On July 11, 2014, the Bundesrat approved the latest draft of the
Minimum Wage Act (Mindestlohngesetz - MiLoG), a law proposed by the
federal government. The law will come into effect on January 1,
The new Minimum Wage Law imposes far-reaching regulations upon
employers. We have outlined the most important ones in the
1. Payment of minimum wages
Starting on January 1, 2015, every employer must pay to his
employees, who regularly work in Germany, a minimum wage of
EUR 8.50 (gross) per working hour. For the purpose
of the law, interns are also regarded as employees.
A few exceptions apply, in particular temporary exceptions where
branch-specific generally binding collective bargaining agreements
provide for different wages. However, as of January 1, 2017, the
amount of EUR 8.50 gross shall be the general minimum for all
industries and branches.
The exact amount of the hourly minimum wage shall be
re-determined on a biennial basis by the federal "Minimum Wage
Commission". Hence, future increases of the minimum wage are
2. Impact on part-time employees
The new statutory minimum wage has a particular impact on
part-time employees if they are employed on a marginal basis of
max. EUR 450.00 (gross) per month ("geringfügig
Beschäftigte/Mini-Jobbers") and if they currently receive
a wage below EUR 8.50 per hour. Though not explicitly stated in the
Minimum Wage Act, the actual working hours of these Mini-Jobbers
must be capped at 52 hours per month in order to
comply with the new law.
3. Special rules for foreign employers
The MiLoG also contains obligations for employers who have their
registered office outside of Germany and who are involved in
certain industries (e.g. the building industry, transportation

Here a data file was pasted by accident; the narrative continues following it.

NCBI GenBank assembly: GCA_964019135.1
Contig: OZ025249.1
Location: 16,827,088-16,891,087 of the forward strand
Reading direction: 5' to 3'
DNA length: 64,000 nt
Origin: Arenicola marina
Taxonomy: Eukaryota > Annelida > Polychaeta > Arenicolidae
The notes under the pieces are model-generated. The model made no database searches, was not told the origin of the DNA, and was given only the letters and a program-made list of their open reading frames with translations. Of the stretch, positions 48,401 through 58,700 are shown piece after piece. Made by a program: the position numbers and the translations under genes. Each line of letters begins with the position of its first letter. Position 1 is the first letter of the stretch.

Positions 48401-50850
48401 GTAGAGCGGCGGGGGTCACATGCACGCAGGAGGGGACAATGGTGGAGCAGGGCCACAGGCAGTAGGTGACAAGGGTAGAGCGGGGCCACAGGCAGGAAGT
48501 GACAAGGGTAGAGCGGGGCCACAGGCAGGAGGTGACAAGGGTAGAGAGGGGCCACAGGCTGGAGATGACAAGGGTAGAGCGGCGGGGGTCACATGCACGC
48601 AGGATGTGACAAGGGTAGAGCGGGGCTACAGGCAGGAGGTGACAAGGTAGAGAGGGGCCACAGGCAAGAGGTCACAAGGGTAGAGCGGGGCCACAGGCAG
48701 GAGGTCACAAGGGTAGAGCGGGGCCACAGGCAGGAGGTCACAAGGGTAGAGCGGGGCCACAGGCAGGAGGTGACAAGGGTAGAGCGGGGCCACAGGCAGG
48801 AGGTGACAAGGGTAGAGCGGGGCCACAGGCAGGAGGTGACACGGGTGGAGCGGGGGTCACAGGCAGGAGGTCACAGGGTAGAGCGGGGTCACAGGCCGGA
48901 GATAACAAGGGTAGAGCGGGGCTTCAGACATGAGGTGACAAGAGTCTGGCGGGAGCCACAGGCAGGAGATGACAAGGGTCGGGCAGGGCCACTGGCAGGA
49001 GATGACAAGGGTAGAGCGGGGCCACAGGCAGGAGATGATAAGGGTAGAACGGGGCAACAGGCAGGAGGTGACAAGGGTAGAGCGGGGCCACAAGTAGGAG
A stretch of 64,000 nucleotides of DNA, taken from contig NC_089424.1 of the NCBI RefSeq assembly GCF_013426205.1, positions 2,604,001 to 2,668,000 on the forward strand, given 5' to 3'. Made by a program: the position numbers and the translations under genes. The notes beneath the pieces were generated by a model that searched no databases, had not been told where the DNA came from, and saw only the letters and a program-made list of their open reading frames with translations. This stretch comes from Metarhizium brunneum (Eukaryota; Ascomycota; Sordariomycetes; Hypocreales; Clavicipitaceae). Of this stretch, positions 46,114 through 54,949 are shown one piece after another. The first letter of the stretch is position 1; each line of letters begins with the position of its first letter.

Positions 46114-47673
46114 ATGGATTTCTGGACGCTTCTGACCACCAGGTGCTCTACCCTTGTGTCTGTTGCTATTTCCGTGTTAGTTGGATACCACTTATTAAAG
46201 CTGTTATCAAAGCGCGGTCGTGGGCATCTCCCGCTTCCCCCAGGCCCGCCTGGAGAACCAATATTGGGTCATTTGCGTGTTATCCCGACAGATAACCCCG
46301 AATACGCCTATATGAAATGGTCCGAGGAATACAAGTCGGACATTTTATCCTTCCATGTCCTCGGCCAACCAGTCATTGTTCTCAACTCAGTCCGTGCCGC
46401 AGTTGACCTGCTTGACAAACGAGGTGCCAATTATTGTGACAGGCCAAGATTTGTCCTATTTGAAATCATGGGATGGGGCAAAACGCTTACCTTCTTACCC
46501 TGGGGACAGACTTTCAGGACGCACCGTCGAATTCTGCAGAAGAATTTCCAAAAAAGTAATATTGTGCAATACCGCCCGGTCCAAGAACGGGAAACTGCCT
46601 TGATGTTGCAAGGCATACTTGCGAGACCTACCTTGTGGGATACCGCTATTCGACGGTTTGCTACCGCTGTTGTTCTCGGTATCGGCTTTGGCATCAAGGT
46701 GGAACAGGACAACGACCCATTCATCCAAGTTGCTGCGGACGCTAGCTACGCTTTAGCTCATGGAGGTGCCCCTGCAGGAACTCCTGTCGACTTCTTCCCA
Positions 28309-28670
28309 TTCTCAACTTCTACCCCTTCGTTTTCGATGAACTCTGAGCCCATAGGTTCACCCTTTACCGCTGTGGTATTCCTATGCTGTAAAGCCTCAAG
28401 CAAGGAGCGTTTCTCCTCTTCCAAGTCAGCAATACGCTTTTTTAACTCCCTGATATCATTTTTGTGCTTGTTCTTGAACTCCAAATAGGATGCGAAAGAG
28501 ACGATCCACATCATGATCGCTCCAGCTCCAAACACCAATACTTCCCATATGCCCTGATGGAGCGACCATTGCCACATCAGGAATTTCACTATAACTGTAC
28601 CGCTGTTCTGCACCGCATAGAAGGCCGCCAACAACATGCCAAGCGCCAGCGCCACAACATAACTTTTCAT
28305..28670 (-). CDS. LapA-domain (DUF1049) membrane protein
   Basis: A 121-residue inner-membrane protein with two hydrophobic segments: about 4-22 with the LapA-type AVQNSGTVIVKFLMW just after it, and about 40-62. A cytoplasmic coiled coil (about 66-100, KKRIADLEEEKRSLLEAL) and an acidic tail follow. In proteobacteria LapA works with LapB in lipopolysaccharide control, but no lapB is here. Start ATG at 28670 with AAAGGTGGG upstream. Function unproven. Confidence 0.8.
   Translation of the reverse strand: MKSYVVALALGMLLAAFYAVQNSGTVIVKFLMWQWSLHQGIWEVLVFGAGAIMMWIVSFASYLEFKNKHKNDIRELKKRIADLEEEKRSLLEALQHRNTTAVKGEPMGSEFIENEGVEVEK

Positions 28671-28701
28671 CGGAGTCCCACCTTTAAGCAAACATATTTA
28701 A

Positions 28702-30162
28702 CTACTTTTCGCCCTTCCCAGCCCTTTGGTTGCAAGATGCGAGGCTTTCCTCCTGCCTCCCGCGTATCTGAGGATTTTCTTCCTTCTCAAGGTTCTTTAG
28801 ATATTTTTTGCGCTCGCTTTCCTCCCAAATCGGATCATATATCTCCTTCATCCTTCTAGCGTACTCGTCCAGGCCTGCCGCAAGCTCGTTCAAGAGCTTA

industry, or industrial cleaning). Before engaging employees or
independent contractors in Germany, the foreign employer has to
provide defined information to the German customs
authorities to allow them to screen and verify the compliance with
4. Liability for contractors
If a company assigns services to an agent it has to ensure that
such agent complies with the laws on minimum wages. Consequently, a
company must refrain from contracting with agents who do not comply
with the new law. If a company has knowledge of the agent
undercutting minimum wages or lacks such knowledge due to gross
negligence, it will be held liable for payment of the minimum wages
to the agent's employees.
We strongly recommend asking your contractors to confirm
that they comply with the MiLoG and to arrange for proper
5. Consequences of non-compliance
If employers do not comply with their duties under the new
Minimum Wage Law, a fine of up to EUR 500,000.00 may be
The content of this article is intended to provide a general
guide to the subject matter. Specialist advice should be sought
about your specific circumstances.
To print this article, all you need is to be registered on Mondaq.com.
Click to Login as an existing user or Register so you can print this article.
April 2015 saw the reshaping of family-friendly leave with the birth of Shared Parental Leave (SPL). Can employers offer enhanced contractual pay to mothers/primary adopters but not to fathers/partners?
In an eagerly awaited decision, the Court of Appeal ruled earlier today that creditors cannot access a bankrupt's pension benefits which have not come in payment.
Some comments from our readers… “The articles are extremely timely and highly applicable” “I often find critical information not available elsewhere” “As in-house counsel, Mondaq’s service is of great value”
Register for Access and our Free Biweekly Alert for
This service is completely free. Access 250,000 archived articles from 100+ countries and get a personalised email twice a week covering developments (and yes, our lawyers like to think you’ve read our Disclaimer).